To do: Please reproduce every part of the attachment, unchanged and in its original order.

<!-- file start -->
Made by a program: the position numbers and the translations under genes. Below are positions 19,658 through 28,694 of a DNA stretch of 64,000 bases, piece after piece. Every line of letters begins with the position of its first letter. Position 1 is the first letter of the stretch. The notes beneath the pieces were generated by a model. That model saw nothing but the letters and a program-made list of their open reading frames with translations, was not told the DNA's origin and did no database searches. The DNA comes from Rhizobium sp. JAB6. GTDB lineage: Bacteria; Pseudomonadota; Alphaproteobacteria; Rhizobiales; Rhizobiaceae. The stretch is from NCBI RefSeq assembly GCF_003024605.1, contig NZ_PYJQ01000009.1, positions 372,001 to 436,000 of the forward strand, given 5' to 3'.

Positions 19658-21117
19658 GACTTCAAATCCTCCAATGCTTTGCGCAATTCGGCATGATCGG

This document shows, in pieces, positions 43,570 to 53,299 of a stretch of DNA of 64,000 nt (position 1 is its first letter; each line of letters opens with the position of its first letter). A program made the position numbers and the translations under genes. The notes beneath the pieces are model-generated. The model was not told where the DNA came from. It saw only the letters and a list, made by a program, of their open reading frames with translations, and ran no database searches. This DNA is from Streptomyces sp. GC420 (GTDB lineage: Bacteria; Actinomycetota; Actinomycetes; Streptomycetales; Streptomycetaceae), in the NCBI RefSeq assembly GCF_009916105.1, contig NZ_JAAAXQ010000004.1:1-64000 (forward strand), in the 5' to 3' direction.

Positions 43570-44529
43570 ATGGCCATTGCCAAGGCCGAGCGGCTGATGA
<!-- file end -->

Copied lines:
Made by a program: the position numbers and the translations under genes. Below are positions 19,658 through 28,694 of a DNA stretch of 64,000 bases, piece after piece. Every line of letters begins with the position of its first letter. Position 1 is the first letter of the stretch. The notes beneath the pieces were generated by a model. That model saw nothing but the letters and a program-made list of their open reading frames with translations, was not told the DNA's origin and did no database searches. The DNA comes from Rhizobium sp. JAB6. GTDB lineage: Bacteria; Pseudomonadota; Alphaproteobacteria; Rhizobiales; Rhizobiaceae. The stretch is from NCBI RefSeq assembly GCF_003024605.1, contig NZ_PYJQ01000009.1, positions 372,001 to 436,000 of the forward strand, given 5' to 3'.

Positions 19658-21117
19658 GACTTCAAATCCTCCAATGCTTTGCGCAATTCGGCATGATCGG

This document shows, in pieces, positions 43,570 to 53,299 of a stretch of DNA of 64,000 nt (position 1 is its first letter; each line of letters opens with the position of its first letter). A program made the position numbers and the translations under genes. The notes beneath the pieces are model-generated. The model was not told where the DNA came from. It saw only the letters and a list, made by a program, of their open reading frames with translations, and ran no database searches. This DNA is from Streptomyces sp. GC420 (GTDB lineage: Bacteria; Actinomycetota; Actinomycetes; Streptomycetales; Streptomycetaceae), in the NCBI RefSeq assembly GCF_009916105.1, contig NZ_JAAAXQ010000004.1:1-64000 (forward strand), in the 5' to 3' direction.

Positions 43570-44529
43570 ATGGCCATTGCCAAGGCCGAGCGGCTGATGA